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The recent cavalry fighting in Culpeper.

The Lynchburg Virginian publishes the following extract from a letter which gives the first intelligible account of the recent cavalry fighting in Culpeper that we have seen:

Last night while we were the only brigade of our corps left on the line of the Rapidan, near Raccoon ford, the enemy, I suppose to cover the retreat of his army, attempted, and succeeded in effecting, the crossing of a large cavalry and artillery force at the ford below us. Small as our force was it had to be divided, and one part was sent to aid the cavalry at the lower ford while the rest remained at Raccoon ford. The portion at the lower ford (Morton's ford) engaged the Yankees at an early hour this morning, keeping them at bay. No demonstration was made against the upper ford, where I was stationed. The enemy's flank was thus exposed to us. Gen. Fitz Lee determined to take advantage of this, and about 10 o'clock crossed over at Raccoon ford with a brigade of cavalry and our force of infantry — about two regiments. A fine charge made upon their flank relieved our force engaged below, and they commenced retrograding. They did not, however, fail to offer a stubborn resistance, and more than once our cavalry showed signs of giving way. Our infantry was brought up, and upon the Yanks getting a view of them, they allowed their discretion to surpass their valor, and yielded to the necessity of the case. Our forces pressed the advantage thus gained, and the Yankees, not having succeeded in uniting their whole force, continued to retreat. After this was kept up for a while, they were more successful in getting their whole force together, and in the vicinity of Stevensburg, a small village, they drew up their lines in a commanding position and offered us battle. It was a grand sight to see their numerous lines drawn up in battle array on the wide extended plain.

We were in an open field, as level as a floor; they occupying the only eminence in the vicinity. Orders soon came from General Lee (Fitz.) for us to advance and charge them. --There was no flanking, no shelter, no protection whatever to our men, but the manner in which our lines advanced drew encomiums from every beholder. The charge was made with a cheer. They delivered terrible volleys of musketry in our midst, and their artillery ploughed through the lines; but there was no halt — no wavering. Above the din of battle their yell was heard. On and on went the line — volley after volley was poured against them; but resistance by the Yankees was useless. They begin to waver, and, in a moment more, away go their lines to the rear in one confused mass. It was a grand sight. Our cavalry continued the pursuit, our brigade not being hotly engaged again.--The pursuit was continued until we reached Brandy Station, near which we now are.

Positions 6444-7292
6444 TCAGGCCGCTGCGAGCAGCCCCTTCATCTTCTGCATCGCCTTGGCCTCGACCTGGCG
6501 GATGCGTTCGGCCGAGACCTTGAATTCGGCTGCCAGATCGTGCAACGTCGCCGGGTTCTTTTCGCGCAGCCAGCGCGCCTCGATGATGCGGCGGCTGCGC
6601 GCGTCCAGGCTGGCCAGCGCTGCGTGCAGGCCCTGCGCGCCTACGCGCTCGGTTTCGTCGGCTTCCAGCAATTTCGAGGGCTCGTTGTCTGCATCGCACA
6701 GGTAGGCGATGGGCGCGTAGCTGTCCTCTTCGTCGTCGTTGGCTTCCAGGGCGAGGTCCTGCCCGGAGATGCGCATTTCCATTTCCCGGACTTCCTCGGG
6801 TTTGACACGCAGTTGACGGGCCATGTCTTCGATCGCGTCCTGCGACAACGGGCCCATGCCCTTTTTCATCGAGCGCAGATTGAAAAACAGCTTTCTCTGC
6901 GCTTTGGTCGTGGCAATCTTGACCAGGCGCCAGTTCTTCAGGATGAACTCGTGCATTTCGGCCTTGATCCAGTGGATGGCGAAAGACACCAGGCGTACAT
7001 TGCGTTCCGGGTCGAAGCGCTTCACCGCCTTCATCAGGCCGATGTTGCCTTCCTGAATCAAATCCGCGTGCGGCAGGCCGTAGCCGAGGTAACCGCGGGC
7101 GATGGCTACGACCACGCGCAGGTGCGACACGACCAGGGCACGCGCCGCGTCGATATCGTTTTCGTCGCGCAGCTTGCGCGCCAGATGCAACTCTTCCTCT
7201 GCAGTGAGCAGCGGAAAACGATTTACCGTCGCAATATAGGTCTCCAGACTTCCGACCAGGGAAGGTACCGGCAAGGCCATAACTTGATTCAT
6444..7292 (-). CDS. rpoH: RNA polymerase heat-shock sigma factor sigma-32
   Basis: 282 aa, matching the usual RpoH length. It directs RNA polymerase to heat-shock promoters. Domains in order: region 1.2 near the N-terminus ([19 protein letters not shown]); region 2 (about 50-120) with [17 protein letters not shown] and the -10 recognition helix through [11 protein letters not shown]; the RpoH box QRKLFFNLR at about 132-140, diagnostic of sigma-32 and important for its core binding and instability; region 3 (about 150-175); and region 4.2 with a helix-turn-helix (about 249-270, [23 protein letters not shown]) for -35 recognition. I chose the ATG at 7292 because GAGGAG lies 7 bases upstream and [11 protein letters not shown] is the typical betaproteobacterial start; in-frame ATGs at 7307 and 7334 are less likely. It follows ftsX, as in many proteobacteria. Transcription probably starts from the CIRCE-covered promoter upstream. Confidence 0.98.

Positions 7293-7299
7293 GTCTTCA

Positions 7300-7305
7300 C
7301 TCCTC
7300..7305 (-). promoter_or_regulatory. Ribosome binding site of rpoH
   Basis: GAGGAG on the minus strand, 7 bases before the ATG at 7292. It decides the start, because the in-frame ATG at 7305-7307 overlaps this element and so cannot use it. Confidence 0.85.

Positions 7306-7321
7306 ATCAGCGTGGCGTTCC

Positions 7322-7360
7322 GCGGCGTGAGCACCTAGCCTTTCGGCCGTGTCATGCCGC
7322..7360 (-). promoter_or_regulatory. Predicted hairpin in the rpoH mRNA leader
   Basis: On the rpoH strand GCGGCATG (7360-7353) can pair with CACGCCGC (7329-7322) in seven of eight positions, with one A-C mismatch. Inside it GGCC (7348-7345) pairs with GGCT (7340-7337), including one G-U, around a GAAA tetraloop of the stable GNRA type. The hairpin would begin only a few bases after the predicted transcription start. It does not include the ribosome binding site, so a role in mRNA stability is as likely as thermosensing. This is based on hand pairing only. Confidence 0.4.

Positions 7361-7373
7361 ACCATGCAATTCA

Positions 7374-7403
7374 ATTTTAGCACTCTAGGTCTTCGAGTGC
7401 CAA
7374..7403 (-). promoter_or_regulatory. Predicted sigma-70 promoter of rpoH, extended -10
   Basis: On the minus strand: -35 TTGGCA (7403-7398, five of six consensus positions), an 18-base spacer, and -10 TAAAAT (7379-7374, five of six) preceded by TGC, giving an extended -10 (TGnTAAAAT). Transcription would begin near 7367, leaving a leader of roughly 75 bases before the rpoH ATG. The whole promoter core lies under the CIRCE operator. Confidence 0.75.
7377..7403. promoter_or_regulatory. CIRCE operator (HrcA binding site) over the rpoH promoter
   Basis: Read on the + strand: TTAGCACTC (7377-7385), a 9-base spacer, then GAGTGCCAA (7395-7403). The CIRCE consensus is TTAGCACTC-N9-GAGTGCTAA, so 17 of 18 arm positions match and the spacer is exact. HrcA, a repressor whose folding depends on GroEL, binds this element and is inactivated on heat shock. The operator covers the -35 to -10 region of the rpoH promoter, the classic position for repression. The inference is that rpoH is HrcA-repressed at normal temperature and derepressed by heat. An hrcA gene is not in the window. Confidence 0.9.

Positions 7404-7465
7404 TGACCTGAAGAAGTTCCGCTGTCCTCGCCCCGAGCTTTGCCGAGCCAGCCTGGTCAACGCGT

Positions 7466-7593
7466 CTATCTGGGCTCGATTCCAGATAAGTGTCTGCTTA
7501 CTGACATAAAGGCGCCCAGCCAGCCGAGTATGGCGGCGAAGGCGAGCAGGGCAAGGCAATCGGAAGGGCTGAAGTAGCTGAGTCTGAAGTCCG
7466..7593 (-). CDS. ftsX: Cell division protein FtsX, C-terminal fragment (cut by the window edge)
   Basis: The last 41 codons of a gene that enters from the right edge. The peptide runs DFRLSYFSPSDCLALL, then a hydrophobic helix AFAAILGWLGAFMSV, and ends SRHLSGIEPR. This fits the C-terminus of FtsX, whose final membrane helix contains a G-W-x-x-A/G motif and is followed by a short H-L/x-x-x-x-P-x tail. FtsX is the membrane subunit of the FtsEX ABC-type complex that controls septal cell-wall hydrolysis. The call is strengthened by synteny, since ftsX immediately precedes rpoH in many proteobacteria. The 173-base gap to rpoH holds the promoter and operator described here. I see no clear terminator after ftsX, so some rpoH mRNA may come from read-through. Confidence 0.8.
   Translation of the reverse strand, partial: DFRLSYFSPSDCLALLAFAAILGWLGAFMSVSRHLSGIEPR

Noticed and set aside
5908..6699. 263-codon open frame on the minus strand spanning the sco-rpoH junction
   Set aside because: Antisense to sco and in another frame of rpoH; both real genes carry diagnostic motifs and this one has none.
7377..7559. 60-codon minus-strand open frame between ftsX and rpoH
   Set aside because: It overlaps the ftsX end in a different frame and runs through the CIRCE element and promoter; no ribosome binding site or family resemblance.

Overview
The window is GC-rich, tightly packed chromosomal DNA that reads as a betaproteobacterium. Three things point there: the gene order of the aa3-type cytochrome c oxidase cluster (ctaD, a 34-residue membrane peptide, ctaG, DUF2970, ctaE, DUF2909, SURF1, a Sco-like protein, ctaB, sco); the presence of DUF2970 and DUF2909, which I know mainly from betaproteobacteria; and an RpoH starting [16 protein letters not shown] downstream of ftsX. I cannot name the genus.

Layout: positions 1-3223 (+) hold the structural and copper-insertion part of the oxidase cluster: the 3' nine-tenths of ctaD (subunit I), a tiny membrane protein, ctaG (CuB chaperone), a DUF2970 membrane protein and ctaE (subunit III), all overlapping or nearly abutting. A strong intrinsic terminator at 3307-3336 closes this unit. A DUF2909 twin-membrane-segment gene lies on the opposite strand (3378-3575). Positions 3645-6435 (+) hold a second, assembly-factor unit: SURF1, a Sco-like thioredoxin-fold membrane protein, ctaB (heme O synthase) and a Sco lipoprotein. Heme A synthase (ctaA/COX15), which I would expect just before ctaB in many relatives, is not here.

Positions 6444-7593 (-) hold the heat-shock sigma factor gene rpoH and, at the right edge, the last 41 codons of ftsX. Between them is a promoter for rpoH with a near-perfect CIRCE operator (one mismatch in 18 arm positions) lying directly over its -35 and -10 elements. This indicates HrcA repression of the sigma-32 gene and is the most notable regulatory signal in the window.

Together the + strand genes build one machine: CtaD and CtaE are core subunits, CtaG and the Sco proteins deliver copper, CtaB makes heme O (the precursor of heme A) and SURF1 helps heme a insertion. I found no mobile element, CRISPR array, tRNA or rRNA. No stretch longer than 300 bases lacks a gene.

A desperate fight occurred at this point between the opposing cavalry forces. For a while the issue was doubtful, and once I feared a panic in our cavalry. They rallied to waver no more till the Yankees were driven beyond the Rappahannock, at Kelly's ford. A decided victory has been gained by our troops. The moral effect gained by the movement of our Commanding General, Lee, cannot be over-estimated.

In conclusion, it gives me great pleasure to bear testimony to the valor and fighting qualities of our cavalry. In the past, they may have acted badly, but not so to-day. --Their conduct in this engagement has been beyond reproach. It was gallant — worthy of the most chivalrous age.

Our loss has been severe — not so heavy as that of the enemy. We have captured many prisoners, with their horses and equipments; and what was more to the purpose of our hungry men, a good many boxes of crackers, &c.

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